As an alternative for those of us with absolutely no spare time on our hands (this is me lately), you can also get something similar premade from Amazon.
Growing ginger in your garden is really quite easy. Purchase a fresh piece of ginger from your grocery or farmers market. Look for a large piece with plenty of “nubs” and soak the root overnight in warm water before planting.
If you are in a northern climate where frost is a possibility, you will need to plant the ginger root in a pot that can be transferred indoors in the winter. Either drill a hole in the bottom of the pot, or place rocks at the base for drainage.
Fill the pot with well draining soil almost to the rim. Place the ginger root on top of the soil and cover with a thin (1/2″ to 1″) layer of dirt. Water well and place the pot in a place that gets plenty of sunlight.
Ginger plants like to be watered regularly, but they do best in well drained soil. When I did this experiment in our garden I tried to grow ginger in two pots, the one that received less water did much better than the one that received too much (that root rotted, an extremely stinky experience preparing that pot for the next planting).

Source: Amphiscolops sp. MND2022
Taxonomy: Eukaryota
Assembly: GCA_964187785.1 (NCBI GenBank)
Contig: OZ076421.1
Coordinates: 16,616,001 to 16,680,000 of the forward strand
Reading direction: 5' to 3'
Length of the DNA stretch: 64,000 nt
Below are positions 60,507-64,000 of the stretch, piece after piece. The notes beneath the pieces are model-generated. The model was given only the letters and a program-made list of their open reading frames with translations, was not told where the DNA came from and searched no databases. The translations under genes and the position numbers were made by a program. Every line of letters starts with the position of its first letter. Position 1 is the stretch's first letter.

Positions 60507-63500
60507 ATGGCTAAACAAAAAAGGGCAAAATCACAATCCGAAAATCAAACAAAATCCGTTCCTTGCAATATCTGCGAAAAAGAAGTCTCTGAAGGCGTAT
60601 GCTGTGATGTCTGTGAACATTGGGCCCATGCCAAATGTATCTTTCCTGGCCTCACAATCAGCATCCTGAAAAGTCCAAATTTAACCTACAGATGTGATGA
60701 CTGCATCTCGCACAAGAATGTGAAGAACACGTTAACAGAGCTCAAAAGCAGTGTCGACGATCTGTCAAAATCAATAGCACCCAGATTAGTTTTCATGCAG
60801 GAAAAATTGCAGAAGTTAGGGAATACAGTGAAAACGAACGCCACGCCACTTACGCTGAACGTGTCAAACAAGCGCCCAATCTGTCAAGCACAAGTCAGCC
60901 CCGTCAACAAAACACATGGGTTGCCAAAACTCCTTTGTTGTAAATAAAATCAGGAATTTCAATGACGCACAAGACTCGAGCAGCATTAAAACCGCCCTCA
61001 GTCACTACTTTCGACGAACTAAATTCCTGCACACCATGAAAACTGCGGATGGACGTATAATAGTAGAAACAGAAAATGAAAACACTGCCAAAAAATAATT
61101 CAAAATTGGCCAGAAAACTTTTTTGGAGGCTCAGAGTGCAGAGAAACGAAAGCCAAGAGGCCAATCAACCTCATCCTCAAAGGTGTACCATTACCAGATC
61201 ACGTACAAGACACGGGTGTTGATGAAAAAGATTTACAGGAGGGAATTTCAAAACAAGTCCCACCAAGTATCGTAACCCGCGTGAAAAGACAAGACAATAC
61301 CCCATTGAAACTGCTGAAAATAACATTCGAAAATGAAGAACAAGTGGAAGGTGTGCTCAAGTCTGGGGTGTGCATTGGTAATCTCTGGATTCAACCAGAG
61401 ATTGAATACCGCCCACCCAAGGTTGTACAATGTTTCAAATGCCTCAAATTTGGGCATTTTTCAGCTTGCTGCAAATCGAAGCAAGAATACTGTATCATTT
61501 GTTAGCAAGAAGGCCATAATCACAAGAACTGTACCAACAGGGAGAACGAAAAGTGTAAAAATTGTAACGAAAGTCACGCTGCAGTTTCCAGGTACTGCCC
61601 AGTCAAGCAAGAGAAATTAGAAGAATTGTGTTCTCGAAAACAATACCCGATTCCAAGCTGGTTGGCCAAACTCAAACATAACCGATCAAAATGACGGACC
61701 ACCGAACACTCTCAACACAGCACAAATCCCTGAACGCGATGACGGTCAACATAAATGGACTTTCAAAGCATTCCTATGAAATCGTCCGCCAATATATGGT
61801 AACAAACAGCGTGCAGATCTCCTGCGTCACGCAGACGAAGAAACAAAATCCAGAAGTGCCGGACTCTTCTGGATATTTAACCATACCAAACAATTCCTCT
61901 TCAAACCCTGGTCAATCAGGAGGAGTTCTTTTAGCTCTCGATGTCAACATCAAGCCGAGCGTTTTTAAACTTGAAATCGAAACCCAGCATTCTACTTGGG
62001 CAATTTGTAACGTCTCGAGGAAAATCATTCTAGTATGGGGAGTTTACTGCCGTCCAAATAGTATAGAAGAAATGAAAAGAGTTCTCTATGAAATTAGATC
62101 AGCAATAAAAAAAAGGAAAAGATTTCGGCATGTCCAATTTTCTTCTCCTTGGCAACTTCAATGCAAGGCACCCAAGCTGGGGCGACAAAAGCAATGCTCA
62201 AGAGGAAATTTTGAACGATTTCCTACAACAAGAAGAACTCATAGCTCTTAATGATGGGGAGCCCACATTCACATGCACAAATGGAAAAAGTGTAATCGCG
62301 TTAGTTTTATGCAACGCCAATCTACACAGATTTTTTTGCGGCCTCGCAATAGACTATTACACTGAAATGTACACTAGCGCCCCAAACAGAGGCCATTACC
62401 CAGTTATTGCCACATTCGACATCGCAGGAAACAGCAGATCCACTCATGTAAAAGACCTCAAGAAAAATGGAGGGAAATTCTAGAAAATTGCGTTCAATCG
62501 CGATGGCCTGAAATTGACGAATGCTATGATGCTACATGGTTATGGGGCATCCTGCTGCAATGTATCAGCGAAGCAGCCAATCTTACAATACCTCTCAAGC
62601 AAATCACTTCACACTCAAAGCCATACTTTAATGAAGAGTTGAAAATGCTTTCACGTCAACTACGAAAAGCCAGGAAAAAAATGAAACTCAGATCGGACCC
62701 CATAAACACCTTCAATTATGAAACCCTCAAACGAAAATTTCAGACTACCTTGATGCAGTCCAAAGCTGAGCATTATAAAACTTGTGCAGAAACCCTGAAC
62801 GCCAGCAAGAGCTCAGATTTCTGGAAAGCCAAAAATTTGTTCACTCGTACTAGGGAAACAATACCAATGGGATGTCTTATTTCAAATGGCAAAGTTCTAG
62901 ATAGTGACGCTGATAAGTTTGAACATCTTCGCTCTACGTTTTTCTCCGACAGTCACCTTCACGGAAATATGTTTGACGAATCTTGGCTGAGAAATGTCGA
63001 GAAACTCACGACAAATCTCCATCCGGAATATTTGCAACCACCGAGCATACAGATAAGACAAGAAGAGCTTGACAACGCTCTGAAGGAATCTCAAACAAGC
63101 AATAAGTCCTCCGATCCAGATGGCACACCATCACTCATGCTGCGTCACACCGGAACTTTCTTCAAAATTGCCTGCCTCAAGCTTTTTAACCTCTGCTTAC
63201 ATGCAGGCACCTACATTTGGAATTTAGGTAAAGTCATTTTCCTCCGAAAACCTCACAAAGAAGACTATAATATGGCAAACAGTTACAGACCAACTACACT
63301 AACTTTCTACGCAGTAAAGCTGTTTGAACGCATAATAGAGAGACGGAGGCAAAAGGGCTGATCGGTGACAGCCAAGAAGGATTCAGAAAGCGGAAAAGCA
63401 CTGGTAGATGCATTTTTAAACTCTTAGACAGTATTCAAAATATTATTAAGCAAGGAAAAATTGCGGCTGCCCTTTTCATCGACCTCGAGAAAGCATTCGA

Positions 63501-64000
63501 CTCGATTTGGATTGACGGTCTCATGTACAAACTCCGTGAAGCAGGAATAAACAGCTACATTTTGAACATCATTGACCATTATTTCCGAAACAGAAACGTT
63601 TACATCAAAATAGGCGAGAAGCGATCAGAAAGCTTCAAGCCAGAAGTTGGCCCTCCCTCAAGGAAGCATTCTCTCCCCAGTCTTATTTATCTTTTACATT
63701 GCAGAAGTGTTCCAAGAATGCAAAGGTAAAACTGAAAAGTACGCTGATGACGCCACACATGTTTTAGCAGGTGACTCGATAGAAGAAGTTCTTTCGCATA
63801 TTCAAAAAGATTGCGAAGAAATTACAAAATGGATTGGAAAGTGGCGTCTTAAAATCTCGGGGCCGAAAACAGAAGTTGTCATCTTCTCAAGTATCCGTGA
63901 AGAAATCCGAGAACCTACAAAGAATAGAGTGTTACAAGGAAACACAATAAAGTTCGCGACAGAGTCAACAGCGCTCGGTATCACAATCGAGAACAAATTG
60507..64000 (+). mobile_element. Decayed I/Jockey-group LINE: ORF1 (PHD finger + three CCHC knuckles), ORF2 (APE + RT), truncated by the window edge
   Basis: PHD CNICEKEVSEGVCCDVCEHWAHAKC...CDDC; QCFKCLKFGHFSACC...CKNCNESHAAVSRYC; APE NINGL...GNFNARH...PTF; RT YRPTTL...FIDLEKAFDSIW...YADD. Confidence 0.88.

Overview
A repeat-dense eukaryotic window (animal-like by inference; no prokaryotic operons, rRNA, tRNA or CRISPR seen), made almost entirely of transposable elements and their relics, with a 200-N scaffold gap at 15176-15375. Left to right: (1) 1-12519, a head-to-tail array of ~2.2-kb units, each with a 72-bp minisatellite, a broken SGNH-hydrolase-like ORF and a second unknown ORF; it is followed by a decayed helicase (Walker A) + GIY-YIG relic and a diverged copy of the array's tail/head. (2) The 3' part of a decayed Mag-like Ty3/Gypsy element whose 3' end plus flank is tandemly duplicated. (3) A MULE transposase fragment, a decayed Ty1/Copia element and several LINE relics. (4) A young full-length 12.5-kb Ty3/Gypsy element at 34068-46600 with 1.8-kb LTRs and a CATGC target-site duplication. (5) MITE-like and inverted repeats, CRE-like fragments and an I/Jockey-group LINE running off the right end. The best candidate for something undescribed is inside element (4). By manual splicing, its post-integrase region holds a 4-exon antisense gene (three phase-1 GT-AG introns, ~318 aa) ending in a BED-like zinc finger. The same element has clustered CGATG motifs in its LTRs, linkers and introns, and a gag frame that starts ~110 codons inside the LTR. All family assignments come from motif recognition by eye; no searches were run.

After your ginger plant has matured, you can carefully harvest small portions of the root as needed without killing the plant. If you are anything like us, we always end up buying much more ginger than we could use and it either rots in the refrigerator or ends up forgotten in the freezer, so having a ginger plant we can harvest from is a much more sustainable option. If you try this let me know how the ginger does in your own garden!
While it is still the heart of winter in Chicago, it is never too early to begin thinking about how we want to use and decorate our outdoor spaces come springtime. Even in the most urban of areas, window boxes (placed inside if necessary) can bring the peace and beauty of the outdoors into any space. Window boxes can even be used to dress up plain windows or visually correct the scale of undersized or uneven windows.
Now is the time to begin thinking of the color scheme or plant varieties you want to surround yourself with in the coming warmer months and how you will tie that in with the existing environment. Color combinations like the bright red flowers against the blue and white of the building in the photograph above make a bold statement. You can also use a variety of mixed colors for a more natural look or stick with a specific color scheme that compliments your home and existing landscape.